REVIEW: Hell or High Water [2016]

“I ain’t speeding” It wasn’t long after his run as above-board Deputy Chief David Hale on “Sons of Anarchy” that Taylor Sheridan would find himself caught in awards season platitudes with Sicario, a film earning three Oscar nominations despite his screenplay not quite making the cut. Well he has a second change this January as his earlier script of gritty Texas survival under the poverty line—a 2012 Black List inclusion—has arrived with David Mackenzie‘s stewardship. Hell or High Water utilizes similar themes of determined, smart vengeance and bittersweet resolutions, it’s…

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Top Ten Films of 2014: A deluge of sci-fi doppelgängers and one-word titles

I don’t want to label 2014 as a good, bad, or average year. I want to call it inventive, original, and delightfully dark. Whether it’s doppelgänger paradoxes leading to murderous rage, the bleak carnage of war, prison violence, or psychologically debilitating struggles to be great, my favorite films had an edge that cut to the bone by credits’ end. The best thing I can say about 2014 is that my top ten (heck, maybe my top twenty-five) could be re-organized and re-listed without making me too angry about what is…

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Picking Winners at the 87th Annual Academy Awards

Things look pretty cut and dry where the Academy is concerned in 2015. The Oscars are always a somewhat watered-down look at what really mattered in the past year of cinema and this installment is no exception. In fact, it may be all water at this point. That doesn’t mean there can’t be some intriguing surprises in the second-tier categories like Best Animated Feature (I really hope How to Train Your Dragon 2 loses to one of the other much more aesthetically and conceptually unique nominees) or Short Film Animated…

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REVIEW: Unbroken [2014]

“If you can take it you can make it” Universal Pictures has possessed the rights to Louie Zamperini’s life story since 1957 with good cause considering its scope spanning a troubled childhood, Olympic glory, and POW torture at the hands of the Japanese during WWII. Only when Laura Hillenbrand‘s mouthful of a book Unbroken: A World War II Story of Survival, Resilience, and Redemption came out in 2010 was traction finally found assumedly in large part due to her previous adaptation at the hands of Hollywood, Seabiscuit, earning seven Oscar…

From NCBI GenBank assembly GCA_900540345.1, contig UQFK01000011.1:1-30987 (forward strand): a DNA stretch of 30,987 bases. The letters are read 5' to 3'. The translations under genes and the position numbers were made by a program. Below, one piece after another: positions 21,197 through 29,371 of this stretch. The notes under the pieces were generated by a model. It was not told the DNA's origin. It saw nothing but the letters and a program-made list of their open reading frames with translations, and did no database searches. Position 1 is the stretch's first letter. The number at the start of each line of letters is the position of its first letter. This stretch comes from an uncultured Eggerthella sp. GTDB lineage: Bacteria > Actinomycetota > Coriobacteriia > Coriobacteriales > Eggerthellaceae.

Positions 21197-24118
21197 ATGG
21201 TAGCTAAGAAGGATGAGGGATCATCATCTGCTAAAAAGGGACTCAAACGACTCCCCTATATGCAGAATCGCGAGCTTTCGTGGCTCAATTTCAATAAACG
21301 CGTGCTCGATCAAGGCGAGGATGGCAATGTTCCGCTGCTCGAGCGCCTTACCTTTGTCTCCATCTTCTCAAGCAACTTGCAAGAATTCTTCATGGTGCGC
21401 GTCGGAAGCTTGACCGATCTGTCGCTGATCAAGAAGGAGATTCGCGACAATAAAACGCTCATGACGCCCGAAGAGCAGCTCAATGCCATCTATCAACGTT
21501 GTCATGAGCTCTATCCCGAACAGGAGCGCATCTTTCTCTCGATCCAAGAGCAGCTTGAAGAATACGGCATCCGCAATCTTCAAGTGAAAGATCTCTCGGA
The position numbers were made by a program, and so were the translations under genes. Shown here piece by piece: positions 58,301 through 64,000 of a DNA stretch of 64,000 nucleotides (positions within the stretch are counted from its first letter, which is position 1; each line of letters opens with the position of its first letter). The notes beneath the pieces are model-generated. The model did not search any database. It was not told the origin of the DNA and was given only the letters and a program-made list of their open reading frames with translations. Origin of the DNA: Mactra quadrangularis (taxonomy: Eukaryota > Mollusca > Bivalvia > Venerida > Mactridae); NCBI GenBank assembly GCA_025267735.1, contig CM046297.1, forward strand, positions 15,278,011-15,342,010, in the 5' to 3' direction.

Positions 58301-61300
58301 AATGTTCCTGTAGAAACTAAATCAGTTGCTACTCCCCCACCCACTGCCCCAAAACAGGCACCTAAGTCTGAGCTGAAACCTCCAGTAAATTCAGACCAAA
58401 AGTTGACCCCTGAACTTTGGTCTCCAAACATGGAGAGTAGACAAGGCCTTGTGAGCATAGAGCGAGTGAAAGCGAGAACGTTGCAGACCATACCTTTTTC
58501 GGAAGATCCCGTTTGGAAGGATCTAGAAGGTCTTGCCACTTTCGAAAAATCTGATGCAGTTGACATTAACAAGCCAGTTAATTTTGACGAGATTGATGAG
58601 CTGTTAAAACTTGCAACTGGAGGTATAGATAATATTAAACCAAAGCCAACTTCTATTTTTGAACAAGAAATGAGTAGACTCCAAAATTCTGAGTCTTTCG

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REVIEW: Starred Up [2014]

“Single cell. High risk.” The hype on Jack O’Connell is real. And I’m only basing that sentiment on one film. Something tells me, though, that Unbroken in a couple weeks and ’71 next year will succeed at corroborating the notion because his turn in David Mackenzie‘s Starred Up is simultaneously fierce and vulnerable like few his age are capable of portraying. He and his castmates surely had plenty of avenues for inspiration thanks to writer Jonathan Asser basing his script on true life experiences made while serving as a voluntary…

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Posterized Propaganda August 2014: ‘Guardians of the Galaxy,’ ‘Sin City,’ ‘Starred Up,’ and More

“Don’t Judge a Book by Its Cover” is a proverb whose simple existence proves the fact impressionable souls will do so without fail. This monthly column focuses on the film industry’s willingness to capitalize on this truth, releasing one-sheets to serve as not representations of what audiences are to expect, but as propaganda to fill seats. Oftentimes they fail miserably. 2014 soldiers on and the poster selection just gets worse. Luckily the films themselves haven’t been as uninspired. Or maybe they have. After all, this summer is down almost 19%…

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